Ex-Enron Officer Gets Prison Sentence - For the first time, Sept. 10, a former officer with the bankrupt Enron Corp. was sentenced to prison in connection with that company's wrongdoing. On that day, in U.S. district court in Houston, Ben Glisan Jr., Enron's former treasurer, pleaded guilty to one count of criminal wire fraud. He had sought to conceal almost $1 bil in company losses in an off-balance-sheet partnership that did not appear on Enron's financial records. Judge Kenneth Hoyt sentenced him to 5 years in prison; he was also required to give up $938,000 in profits from his illegal transaction.
Clark Enters Presidential Race - Gen. Wesley Clark (ret.) said Sept. 17 that he would seek the Democratic presidential nomination. Clark had graduated first in his class at West Point and earned a master's degree from Oxford, which he attended as a Rhodes scholar; in Vietnam, he received a Purple Heart and Bronze Star. As supreme commander of NATO, he led the 1999 bombing of Serbia during the war in Kosovo. After leaving the army, Clark had been an investment banker in Little Rock, AR, his hometown, and a TV commentator.
Three candidates for the Democratic nomination who had been campaigning for months officially declared their intentions. Announcing Sept. 2 in South Carolina, Sen. John Kerry (MA) said Pres. Bush had a "radical vision" of government that favored the rich over ordinary Americans. Officially declaring his candidacy Sept. 16, Sen. John Edwards (NC) called Bush a champion of the rich. Former Sen. Carol Moseley Braun declared officially Sept. 22.
A flurry of mid-September polls showed that Bush's job-approval rating had declined to around 50% and that several Democratic aspirants might run strongly against him. Clark said Sept. 18 that he "probably" would have voted for an October 2002 congressional resolution authorizing Bush to attack Iraq, but the next day he backtracked on this position. On Sept. 23, Rep. Richard Gephardt (MO) received his 13th labor-union endorsement, from the 840,000-member Laborers International Union of North America.
On Sept. 25, all 10 candidates joined in a debate in New York City. Several candidates criticized the views of Dean, who was widely regarded as the front-runner, based on polls.
Stock Exchange CEO Resigns After Outcry - Richard Grasso, chairman and CEO of the New York Stock Exchange, resigned under fire, Sept. 17. On Sept. 2, William Donaldson, chairman of the Securities and Exchange Commission, had ordered the NYSE to provide details of Grasso's retirement package. Grasso in 2003 was taking $139.5 mil in deferred pay and retirement benefits. He said Sept. 9 that he would forgo $48 mil in additional income due to him in the next 4 years. Donaldson, Grasso's predecessor, had received a top salary of $1.85 mil. NY State Comptroller Alan Hevesi, Sept. 16, questioned the relationship between Grasso and members of the compensation committee that determined his pay; many on the committee headed corporations subject to NYSE regulation, and many had been nominated to the committee by Grasso.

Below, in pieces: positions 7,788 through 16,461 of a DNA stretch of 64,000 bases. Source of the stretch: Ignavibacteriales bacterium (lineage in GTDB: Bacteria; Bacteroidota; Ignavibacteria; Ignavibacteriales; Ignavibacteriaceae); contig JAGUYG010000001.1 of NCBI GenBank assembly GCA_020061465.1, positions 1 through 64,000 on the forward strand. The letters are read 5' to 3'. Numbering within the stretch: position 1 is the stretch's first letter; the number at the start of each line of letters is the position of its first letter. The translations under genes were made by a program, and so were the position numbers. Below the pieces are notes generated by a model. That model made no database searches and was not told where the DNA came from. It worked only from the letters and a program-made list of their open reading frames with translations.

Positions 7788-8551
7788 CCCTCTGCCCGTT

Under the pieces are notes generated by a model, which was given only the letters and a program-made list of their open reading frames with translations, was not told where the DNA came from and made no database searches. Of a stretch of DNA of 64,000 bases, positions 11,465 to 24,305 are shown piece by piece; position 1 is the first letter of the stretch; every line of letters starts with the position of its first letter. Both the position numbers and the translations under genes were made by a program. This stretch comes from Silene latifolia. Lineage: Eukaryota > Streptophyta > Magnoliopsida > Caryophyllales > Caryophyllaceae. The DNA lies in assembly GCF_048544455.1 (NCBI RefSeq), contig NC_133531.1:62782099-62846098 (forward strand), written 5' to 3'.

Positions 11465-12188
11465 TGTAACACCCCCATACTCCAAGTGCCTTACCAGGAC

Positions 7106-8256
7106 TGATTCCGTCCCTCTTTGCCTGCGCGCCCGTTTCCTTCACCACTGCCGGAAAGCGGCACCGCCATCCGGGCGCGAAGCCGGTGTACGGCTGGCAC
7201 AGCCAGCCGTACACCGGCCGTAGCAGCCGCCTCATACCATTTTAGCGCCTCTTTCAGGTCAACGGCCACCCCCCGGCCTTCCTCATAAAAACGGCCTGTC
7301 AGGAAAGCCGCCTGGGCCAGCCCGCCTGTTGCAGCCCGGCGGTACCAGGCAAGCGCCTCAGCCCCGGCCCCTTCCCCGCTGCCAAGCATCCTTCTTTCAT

California Recall Vote to Proceed - The last legal hurdle to an Oct. 7 gubernatorial recall election in California was cleared Sept. 23, when the U.S. 9th Circuit Court of Appeals overturned a ruling by a 3-judge court panel that the vote should be postponed because punch-card voting machines were unreliable. Former baseball commissioner Peter Ueberroth left the race Sept. 9. State Sen. Tom McClintock (R), declaring himself the only true conservative with a chance to win, said Sept. 13 he would stay in, though he appeared to trail Republican Arnold Schwarzenegger. Schwarzenegger, a movie star with high name recognition, appeared in some polls to be leading among candidates to succeed Gov. Gray Davis, if Davis lost the recall vote, with Lt. Gov. Cruz Bustamente (D) running second. Five of the 135 candidates for governor debated in Sacramento Sept. 24. Schwarzenegger and McClintock urged cuts in taxes and spending, while Bustamente and Peter Camejo, the Green Party candidate, favored an upper-income tax increase.
Chaplain, Airman Detained in Spy Inquiries - Two members of the U.S. military stationed at Guantanamo Bay, Cuba, were detained. The government Sept. 20 announced that Army Capt. James Yee, a West Point graduate who had changed his name to Youssef Yee, was being held as part of a spy investigation. Yee, who had commanded a missile battery, was currently a Muslim chaplain counseling prisoners at Guantanamo. On Sept. 23, the U.S. Defense Dept. announced that Senior Airman Ahmad al-Halabi, an Arabic translator, had been charged with passing military secrets to Syria. Some 660 suspected terrorists were imprisoned at Guantanamo.